"The Ex-File" movie - the third and final title in the series - took in $78.7 million this weekend in China, according to comScore. There is reason for Sony to be optimistic. The Rian Johnson film now ranks third. Thanks to a lean $90 million production budget, Jumanji is already a substantial earner for Sony, and a sequel is surely inevitable. These will be movies for box office observers to keep an eye on in the coming weeks. Whether or not they enjoyed the film is another question: It got a scary B- CinemaScore.
Again, chalk this up to franchise power, along with the fact that a audiences have seen most of what's out in theaters at this point. The $23.5 million brought its domestic run up to $572.5 million, making it the sixth-highest-grossing movie of all time in the United States. That's the second best opening of the series, behind only the $40.3 million debut of "Insidious Chapter 2" four years ago. However, the impressive run of "Jumanji: Welcome to the Jungle" since last weekend has allowed the film to earn enough to outshine "Star Wars: The Last Jedi", which has been in theaters since December 15, 2017. It trails The Avengers by $50 million for a spot in the top five highest domestic releases of all-time. That film launched to $22.7 million in June of 2015. That's impressive considering the $8.8 million start. "Jumanji: Welcome to the Jungle" is also topping the $500 million mark worldwide.
Fox's third weekend of "The Greatest Showman" held nicely in fourth, declining only 12 per cent to $13.8 million at 3,342 theatres for a 19-day total of about $77 million. Off 39%, the Bellas has bagged $86 million domestically and $55 million from overaseas.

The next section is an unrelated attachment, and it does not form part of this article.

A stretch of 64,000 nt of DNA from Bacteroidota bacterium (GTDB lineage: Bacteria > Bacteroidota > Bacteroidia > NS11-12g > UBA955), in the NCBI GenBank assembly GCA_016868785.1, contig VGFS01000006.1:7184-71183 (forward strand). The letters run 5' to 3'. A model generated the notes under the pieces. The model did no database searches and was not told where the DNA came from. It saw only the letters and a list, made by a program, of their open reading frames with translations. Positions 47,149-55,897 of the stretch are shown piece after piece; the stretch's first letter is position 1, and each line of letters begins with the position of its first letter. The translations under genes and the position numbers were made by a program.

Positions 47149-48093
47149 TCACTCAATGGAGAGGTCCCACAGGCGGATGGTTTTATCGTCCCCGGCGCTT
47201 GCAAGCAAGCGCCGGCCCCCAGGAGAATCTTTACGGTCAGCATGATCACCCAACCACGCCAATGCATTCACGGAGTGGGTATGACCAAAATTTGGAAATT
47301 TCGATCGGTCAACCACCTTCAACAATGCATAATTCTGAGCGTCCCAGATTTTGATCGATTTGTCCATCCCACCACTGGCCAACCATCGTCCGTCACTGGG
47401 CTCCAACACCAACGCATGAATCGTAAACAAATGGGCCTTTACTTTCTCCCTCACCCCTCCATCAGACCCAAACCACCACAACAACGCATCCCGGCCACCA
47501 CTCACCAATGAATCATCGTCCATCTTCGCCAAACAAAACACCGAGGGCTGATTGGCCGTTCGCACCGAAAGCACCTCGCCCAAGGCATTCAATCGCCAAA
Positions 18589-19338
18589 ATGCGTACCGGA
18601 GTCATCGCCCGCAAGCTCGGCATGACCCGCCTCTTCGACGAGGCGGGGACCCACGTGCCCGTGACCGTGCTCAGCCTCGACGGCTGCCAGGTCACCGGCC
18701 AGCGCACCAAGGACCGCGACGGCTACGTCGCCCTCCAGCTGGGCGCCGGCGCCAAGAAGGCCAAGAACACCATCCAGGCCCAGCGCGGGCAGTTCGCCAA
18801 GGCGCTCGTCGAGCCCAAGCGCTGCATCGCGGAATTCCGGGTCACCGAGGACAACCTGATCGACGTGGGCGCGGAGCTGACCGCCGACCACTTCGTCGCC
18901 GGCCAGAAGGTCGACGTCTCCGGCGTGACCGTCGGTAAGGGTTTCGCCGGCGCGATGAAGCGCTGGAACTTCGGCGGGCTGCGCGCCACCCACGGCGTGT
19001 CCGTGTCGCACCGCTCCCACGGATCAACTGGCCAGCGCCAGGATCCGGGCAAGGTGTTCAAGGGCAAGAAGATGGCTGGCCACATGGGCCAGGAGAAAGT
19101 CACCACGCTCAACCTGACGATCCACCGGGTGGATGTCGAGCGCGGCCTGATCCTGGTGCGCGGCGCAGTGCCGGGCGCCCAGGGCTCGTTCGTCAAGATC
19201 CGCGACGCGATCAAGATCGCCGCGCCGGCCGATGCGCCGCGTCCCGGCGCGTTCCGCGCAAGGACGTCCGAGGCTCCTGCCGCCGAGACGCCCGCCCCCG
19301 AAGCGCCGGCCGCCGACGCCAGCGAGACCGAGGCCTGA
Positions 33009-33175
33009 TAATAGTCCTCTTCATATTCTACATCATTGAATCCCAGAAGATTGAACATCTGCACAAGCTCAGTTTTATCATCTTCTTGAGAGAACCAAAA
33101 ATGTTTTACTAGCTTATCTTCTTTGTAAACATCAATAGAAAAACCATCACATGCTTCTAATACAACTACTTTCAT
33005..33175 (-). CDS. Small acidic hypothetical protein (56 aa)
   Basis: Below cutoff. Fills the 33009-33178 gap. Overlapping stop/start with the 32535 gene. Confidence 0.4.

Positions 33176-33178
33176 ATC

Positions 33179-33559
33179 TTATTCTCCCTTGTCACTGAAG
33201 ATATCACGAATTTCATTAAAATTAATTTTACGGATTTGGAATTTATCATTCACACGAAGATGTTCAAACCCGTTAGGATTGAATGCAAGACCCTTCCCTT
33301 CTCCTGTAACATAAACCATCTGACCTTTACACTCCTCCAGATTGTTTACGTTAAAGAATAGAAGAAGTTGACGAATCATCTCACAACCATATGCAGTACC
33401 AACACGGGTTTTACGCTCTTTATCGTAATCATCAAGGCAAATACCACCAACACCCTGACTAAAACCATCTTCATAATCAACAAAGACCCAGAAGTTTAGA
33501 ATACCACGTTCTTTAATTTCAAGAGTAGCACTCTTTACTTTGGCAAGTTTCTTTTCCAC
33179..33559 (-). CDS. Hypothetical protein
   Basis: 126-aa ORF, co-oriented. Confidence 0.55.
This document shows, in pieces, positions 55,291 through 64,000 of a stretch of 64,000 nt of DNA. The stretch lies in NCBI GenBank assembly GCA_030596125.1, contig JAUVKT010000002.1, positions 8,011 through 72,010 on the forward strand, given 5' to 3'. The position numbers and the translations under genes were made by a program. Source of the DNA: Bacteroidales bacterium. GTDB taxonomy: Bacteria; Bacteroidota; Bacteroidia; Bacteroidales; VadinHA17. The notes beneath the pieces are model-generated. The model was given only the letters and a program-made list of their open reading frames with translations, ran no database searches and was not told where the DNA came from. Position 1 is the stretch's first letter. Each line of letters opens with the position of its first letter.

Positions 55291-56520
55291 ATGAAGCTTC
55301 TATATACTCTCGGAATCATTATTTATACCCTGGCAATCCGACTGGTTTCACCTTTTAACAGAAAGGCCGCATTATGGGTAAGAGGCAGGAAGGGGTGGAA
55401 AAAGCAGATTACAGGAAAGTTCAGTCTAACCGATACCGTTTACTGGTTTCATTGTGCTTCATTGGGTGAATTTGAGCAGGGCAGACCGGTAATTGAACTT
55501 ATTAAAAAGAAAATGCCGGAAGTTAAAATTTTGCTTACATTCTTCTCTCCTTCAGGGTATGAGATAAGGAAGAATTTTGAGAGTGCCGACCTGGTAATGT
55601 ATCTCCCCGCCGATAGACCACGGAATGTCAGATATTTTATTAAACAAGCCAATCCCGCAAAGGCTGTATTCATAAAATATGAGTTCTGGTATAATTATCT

Molly's Game expanded into more theaters this weekend and jumped up six spots into seventh place with $7 million. $30 million is certainly attainable. Overseas, the P.T. Barnum tale has grossed $44.2 million so far.
Pixar's hit animated film Coco dipped only 26% to an estimated $5.5M lifting Disney's domestic sum to $192.1M with global now up to $589.1M.
The stars are still stirring social-media buzz and headlines during the film's worldwide promotional efforts. Gary Oldman's The Darkest Hour brought in $6.4 million for eighth place, while Ridley Scott's All the Money in the World brought in $3.6 million and took tenth place. This weekend it jumped up to 3,800 screens and saw a minuscule drop from last weekend (-28%). I know people love seeing Neeson kick bad guys around, and maybe this is just me, but THE COMMUTER does not look very good at all. Next up is THE COMMUTER with Liam Neeson.